While in general we did have a positive experience with these cleats, there are negatives that should be addressed. The first issue was durability, a necessity for any anyone who is looking to get a return on their investment. After three months of moderate wear on grass and turf surfaces the toe and the TPU cleat plate started to split, hurting the functionality and aesthetics of the cleat. At first we hoped that this an anomaly, but unfortunately we found that other consumers had similar issues with durability. It is recognized that these aren’t Nike’s top of the line cleats, but for the price we would have hoped for a better result. Additionally, the close touch of the cleat did not match the quality of other cleats we have reviewed in the past, despite the advertisements of Nike. Obviously given the heavier cleat, there are sacrifices and subsequently pros and cons that materialize, but tight touch control is one quality of a pair of cleats that is hard to overlook.

Even though this boot could be used anywhere on the pitch, it should be noted that there are many other cleats that are much lighter with a greater emphasis on speed, explosion and a close touch on the market that would be better suited for strikers or attacking players. The cleats are not by any means clunky or too heavy, especially with the new water resistant leather. Nevertheless, there is an apparent weight difference that does have noticeable effects.

In conclusion, we enjoyed testing out the Nike Tiempo Legacy and think it is definitely a satisfactory boot. It provides many essential attributes to footballers; however, the cleat did not provide a full spectrum of necessary attributes. It instead featured excellent power, comfort and striking ability with less than stellar durability and close touch. For the price of $100 though, it is fair and you will get a good pair of cleats. In the end it all depends on what assets you are looking for your cleat to provide to your game. If you are interested in purchasing these cleats please visit the link here. Hope you enjoyed our review and let us know what you think too on the forum below!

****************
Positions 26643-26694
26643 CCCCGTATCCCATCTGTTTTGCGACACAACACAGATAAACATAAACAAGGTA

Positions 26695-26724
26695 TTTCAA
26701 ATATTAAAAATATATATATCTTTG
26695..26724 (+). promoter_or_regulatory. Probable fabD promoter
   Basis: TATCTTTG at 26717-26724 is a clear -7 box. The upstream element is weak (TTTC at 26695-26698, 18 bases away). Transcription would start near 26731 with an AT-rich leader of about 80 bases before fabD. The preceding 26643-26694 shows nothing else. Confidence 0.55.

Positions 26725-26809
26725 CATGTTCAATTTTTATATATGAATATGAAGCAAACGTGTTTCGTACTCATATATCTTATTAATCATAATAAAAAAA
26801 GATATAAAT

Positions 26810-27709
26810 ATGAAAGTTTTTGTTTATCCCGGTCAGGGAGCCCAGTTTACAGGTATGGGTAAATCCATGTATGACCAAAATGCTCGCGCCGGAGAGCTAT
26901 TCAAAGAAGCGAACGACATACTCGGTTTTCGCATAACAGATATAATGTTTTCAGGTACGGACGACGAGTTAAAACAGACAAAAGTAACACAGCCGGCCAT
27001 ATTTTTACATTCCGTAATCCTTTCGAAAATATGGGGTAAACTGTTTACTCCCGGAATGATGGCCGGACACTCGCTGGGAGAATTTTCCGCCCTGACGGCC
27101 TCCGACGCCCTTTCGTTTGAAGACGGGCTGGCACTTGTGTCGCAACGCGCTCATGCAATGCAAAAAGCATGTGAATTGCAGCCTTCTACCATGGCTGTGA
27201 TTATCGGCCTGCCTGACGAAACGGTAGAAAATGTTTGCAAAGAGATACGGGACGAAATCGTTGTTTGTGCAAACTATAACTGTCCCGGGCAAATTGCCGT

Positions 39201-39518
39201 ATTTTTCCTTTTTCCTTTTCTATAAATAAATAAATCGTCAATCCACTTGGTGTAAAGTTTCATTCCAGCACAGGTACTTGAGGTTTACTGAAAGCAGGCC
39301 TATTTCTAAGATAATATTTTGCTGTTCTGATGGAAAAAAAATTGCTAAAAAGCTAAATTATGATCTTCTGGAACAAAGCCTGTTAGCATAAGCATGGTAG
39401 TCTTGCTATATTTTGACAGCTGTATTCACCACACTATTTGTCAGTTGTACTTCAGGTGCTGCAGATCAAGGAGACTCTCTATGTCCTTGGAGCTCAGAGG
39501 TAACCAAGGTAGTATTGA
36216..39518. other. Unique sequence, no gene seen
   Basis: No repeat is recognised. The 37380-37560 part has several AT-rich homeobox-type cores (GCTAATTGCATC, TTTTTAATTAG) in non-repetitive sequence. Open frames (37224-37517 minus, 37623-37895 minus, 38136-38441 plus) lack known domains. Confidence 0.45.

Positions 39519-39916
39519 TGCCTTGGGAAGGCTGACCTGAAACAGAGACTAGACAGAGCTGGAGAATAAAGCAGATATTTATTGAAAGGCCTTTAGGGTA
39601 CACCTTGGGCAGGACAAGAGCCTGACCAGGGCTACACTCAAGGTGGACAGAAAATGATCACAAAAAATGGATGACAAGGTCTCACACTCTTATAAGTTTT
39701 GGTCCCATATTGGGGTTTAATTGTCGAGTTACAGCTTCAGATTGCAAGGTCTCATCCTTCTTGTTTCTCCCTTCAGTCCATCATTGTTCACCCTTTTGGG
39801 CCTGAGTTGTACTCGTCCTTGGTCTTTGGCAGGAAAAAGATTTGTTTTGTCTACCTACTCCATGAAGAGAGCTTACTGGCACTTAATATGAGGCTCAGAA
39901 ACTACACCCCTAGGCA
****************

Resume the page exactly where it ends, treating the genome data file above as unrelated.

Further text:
Nike Tiempo Legacy FG (8.4 oz) (Volt/Hyperpunch/Black)

Durability 6.5/10, Touch 7.5/10 Power 9.5/10, Speed 7.5/10, Comfort 9.5/10, Accuracy 9/10 = 50.5/60 = 83.3 = B

Nike Mercurial Veloce II

In preparation for the 2014 World Cup in Brazil, Nike released a whole new lineup of cleats for the tournament featuring either new or updated models such as the Obra, the Magista, the Hypervenom, the Tiempo V and more. If you watched a game where players (often even a whole team) were wearing neon yellow or pinkish red cleats, then they were showing off Nike’s new summer collection package. Even though we didn’t get a chance to play in this year’s World Cup, we were however fortunate enough to test the Nike Mercurial Veloce II Men’s FG Cleat, one of the updated cleat models sporting the pinkish red color. We were very pleased with what what we found with this boot, especially considering it is easily overlooked given the hype that other cleats received.

Advertised that its construction is “built for speed and touch”, there is not a more concise or accurate way to describe these cleats. At 6.6 ounces these are definitely one of the lighter cleats on the market, lending itself to explosive moves and a whole new sense of speed. The cleat plate provides great traction which, coupled with its lightweight construction, is excellent for overall agility. Switching directions and quick cuts with speed were a noticeable advantage with this model. We were very impressed with the its close touch ability too. Not only was there an extreme sense of control in close areas with the instep and outside of the cleat, but also with the cleat plate when dragging the ball. The power of this cleat is not poor, but it is also not an overwhelming selling point for the cleat.

Some tips for potential buyers include the fact that the cleats are constructed narrower than many other models which means that players with generally wide feet should be mindful of this prior to purchasing. The synthetic leather conforms to one’s feet as mentioned before so this initial narrowness will diminish slightly as the cleats expand, but it is still something to keep in mind. Once broken in, the material of the Nike Veloce II creates a comfortable pair of cleats, which is always an added bonus to a model with such a strong emphasis on speed and lightweight construction. Another small anecdotal piece of advice for those that chose to purchase the “Hyper Punch” color of this model is that the cleat is slightly pinker than the picture displayed online. Contrary to the online photos which has a darker red than it does in real life. This did not deter us from the cleat at all though, we loved the color and overall sleek design. Nike is known for its eye catching colors and the designers definitely didn’t disappoint with this model. In the grand scheme of the cleat this isn’t the most important detail, but this may be a factor in those who are deciding between colors for their investment.